In recent years, the well-known European standard EN 381 has been completely revised. These changes have been incorporated into the new standard EN 11393, which will replace the old one. It defines the “protective clothing for users of hand-held chainsaws”. Of course, the changes first affect manufacturers and in a second step dealers. But there are also some interesting changes for users.
What does EN 11393 specify?
- Part 2: Performance requirements and test methods for leg protectors
- Part 3: Test methods for footwear
- Part 4: Performance requirements and test methods for protective gloves
- Part 5: Performance requirements and test methods for protective gaiters
- Part 6: Performance requirements and test methods for upper body protectors
It also defines the protection classes in part 1 “test rig for testing resistance to cutting by a chainsaw”. These indicate the chain speed up to which the clothing must protect:
- Class 0: 16 m/s chain speed
- Class 1: 20 m/s chain speed
- Class 2: 24 m/s chain speed
- Class 3: 28 m/s chain speed
What has changed from EN 381 to EN 11393?
In the new standard, some parts have been combined, so that EN 11393 has significantly fewer subheadings than EN 381, and the guidelines for classification into the different protection classes have been adapted. The associated test procedure has also changed. The prescribed tests for classification are more detailed. Manufacturers must not only test an average standard size (e.g. size L). Extreme sizes such as XS or XXL must now also be tested accordingly – because here the area of the chainsaw protection is smaller or larger compared to the average.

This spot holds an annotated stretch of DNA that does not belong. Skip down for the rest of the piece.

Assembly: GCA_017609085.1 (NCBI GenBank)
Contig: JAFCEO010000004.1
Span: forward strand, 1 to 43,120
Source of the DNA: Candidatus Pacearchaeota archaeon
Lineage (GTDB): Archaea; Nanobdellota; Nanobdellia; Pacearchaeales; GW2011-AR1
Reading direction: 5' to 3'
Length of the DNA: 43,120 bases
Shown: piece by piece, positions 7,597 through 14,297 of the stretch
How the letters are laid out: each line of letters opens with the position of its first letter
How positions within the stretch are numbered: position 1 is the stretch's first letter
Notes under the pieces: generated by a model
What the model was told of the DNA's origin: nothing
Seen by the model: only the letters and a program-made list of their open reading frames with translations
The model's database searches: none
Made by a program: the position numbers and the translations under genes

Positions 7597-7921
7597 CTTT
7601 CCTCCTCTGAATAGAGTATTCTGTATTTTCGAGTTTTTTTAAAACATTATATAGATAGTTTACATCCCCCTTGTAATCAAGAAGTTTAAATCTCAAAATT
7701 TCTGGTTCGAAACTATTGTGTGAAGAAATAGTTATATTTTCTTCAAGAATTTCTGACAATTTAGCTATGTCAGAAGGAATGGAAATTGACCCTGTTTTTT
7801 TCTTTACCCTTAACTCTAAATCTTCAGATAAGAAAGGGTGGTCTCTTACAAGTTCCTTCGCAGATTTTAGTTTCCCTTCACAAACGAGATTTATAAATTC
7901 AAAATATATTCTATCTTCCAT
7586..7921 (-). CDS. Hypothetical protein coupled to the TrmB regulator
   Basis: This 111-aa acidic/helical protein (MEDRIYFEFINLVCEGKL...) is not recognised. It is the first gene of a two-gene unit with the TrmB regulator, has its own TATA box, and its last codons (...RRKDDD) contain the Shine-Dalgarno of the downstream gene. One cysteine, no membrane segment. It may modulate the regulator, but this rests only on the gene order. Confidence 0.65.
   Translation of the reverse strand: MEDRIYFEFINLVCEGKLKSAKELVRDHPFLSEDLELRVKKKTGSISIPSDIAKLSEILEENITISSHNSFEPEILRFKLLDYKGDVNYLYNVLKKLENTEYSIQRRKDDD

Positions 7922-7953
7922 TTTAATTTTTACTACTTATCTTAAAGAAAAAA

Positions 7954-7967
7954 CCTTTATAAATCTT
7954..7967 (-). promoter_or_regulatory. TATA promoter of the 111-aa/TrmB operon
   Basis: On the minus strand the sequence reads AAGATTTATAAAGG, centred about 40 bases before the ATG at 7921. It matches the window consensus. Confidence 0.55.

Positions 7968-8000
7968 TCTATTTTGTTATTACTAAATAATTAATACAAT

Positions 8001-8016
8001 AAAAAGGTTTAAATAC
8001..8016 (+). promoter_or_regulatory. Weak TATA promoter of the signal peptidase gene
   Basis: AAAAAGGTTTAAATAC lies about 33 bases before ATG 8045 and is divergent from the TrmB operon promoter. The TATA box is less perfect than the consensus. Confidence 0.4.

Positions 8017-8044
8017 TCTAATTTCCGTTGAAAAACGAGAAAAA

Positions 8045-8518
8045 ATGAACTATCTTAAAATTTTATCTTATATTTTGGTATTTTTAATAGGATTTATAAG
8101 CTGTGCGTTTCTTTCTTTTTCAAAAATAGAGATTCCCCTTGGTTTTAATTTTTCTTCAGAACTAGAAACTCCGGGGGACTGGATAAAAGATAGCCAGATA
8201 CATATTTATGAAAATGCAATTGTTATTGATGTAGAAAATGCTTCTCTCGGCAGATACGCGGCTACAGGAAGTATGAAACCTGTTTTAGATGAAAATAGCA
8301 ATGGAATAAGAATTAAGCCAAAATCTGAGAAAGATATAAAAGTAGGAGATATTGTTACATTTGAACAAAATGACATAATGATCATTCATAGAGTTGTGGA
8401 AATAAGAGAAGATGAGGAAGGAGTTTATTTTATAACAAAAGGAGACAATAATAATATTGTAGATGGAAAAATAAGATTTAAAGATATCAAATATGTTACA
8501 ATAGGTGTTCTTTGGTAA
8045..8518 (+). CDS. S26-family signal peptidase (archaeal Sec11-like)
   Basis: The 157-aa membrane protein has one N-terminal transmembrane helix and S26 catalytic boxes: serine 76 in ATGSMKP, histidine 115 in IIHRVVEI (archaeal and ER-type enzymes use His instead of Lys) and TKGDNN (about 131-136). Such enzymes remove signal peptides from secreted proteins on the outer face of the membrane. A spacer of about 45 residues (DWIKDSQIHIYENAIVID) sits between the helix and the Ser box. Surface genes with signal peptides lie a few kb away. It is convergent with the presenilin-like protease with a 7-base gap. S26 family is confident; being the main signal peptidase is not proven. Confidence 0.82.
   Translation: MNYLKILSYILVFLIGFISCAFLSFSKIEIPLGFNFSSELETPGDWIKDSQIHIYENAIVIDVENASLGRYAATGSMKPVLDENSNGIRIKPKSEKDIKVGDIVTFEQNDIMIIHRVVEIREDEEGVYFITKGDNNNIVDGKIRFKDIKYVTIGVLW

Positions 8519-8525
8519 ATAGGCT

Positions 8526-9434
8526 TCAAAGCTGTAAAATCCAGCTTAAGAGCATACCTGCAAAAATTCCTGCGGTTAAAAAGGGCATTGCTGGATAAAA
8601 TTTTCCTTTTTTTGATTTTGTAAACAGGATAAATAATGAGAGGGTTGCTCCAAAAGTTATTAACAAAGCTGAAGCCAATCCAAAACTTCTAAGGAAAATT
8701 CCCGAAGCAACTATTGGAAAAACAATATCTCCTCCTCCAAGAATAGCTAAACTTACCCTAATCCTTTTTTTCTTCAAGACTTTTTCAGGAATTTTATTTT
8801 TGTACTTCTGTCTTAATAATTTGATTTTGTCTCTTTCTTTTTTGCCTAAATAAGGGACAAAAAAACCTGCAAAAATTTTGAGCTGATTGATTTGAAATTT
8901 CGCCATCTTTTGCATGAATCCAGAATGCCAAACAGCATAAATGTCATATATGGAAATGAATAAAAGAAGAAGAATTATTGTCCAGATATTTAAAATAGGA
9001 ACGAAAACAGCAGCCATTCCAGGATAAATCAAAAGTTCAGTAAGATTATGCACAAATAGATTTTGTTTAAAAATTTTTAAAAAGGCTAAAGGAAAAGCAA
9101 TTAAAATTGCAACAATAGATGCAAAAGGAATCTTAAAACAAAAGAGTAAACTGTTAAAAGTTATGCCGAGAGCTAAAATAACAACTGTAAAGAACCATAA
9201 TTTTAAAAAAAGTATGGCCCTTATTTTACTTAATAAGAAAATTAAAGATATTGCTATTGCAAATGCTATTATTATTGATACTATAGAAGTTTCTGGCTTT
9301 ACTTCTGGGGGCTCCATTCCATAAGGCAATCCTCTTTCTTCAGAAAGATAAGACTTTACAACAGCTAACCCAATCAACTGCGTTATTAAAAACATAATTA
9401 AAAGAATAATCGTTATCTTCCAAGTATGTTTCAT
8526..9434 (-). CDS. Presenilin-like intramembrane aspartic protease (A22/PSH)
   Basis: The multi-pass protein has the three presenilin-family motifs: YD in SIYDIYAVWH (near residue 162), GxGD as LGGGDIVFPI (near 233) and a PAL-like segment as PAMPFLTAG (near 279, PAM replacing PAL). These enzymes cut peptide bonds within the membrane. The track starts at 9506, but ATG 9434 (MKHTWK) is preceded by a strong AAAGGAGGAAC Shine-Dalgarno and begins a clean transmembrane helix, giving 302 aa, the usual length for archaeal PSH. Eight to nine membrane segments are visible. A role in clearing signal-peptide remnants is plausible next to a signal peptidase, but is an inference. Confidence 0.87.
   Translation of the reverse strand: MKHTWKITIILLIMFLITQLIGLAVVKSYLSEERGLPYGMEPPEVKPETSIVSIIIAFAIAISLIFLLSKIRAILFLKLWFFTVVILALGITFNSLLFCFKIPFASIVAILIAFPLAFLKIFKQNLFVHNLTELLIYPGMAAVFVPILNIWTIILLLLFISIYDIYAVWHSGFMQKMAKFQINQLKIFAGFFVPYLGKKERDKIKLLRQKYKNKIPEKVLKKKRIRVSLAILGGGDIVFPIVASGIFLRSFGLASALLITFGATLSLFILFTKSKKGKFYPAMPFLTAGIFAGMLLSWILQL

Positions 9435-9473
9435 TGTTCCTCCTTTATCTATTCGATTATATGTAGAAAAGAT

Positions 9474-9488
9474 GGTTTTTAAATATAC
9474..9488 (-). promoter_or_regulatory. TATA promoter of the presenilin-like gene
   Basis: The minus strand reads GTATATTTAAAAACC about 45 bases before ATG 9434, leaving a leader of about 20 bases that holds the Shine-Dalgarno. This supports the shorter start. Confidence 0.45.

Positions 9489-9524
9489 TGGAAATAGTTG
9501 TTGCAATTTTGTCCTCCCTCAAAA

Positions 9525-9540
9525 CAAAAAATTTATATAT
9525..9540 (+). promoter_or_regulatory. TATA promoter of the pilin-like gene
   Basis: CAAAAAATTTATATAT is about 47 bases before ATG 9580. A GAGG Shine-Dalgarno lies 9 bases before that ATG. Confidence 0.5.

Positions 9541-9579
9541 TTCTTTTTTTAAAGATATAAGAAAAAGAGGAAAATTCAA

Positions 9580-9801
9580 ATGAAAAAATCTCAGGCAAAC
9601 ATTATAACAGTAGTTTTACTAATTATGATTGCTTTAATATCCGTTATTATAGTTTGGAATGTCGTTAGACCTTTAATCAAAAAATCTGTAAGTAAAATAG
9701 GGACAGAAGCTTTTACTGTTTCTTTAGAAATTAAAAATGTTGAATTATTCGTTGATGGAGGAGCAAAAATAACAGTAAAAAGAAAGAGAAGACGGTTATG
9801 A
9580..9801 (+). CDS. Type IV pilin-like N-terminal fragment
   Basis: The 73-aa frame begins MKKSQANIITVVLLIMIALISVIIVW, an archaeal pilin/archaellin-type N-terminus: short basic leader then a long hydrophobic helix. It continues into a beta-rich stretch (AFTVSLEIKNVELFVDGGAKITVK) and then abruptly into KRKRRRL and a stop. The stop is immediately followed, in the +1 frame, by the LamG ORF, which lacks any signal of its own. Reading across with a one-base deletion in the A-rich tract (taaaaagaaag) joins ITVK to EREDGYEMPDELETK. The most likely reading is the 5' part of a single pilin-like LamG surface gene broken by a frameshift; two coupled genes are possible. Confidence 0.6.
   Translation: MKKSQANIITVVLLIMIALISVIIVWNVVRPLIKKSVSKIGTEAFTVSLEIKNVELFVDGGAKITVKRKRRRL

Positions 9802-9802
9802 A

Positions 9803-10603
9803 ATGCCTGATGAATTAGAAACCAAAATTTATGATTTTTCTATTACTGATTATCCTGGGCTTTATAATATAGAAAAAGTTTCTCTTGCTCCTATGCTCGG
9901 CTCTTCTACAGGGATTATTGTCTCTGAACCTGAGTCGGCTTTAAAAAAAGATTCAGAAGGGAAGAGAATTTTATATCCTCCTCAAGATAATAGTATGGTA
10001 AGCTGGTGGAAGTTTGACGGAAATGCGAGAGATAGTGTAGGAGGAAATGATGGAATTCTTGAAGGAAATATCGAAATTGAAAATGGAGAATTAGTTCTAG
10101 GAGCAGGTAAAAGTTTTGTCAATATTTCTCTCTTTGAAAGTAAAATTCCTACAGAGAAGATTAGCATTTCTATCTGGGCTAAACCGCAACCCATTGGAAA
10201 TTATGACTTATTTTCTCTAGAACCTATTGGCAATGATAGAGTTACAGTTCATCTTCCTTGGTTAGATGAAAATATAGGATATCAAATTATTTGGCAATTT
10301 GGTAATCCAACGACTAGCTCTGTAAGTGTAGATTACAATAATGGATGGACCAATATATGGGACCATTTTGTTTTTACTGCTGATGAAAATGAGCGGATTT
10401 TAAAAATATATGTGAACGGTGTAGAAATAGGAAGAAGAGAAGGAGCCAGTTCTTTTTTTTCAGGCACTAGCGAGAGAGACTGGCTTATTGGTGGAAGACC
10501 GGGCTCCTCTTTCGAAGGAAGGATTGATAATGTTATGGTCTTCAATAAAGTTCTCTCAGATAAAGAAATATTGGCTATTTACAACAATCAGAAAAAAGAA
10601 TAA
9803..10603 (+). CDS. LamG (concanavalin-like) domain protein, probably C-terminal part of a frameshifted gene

An important change for users
One of the most interesting adjustments is probably the leg protection. In EN 381-5 three different types are defined: type A, B and C. Type A is the standard in arboriculture and forestry and is intended for users who regularly work with a chainsaw. Type C is intended for users who only use a chainsaw irregularly or in exceptional situations. Type B is a mixed form and has basically not been accepted in the field.
It is not surprising that type B has been dropped in the new standard EN 11393-2 and replaced by a completely new design B – the chaps style. The advantage of chaps: They can be easily pulled over any normal work trousers. Therefore, the chainsaw protection is quickly at hand when it is needed. But it can be removed just as quickly when the chainsaw is no longer in use.
No need to change trousers or continue working with the stiff, heavy chainsaw protection trousers. This is a decisive advantage especially in tree care and tree climbing – for tasks that require only occasional use of the chainsaw.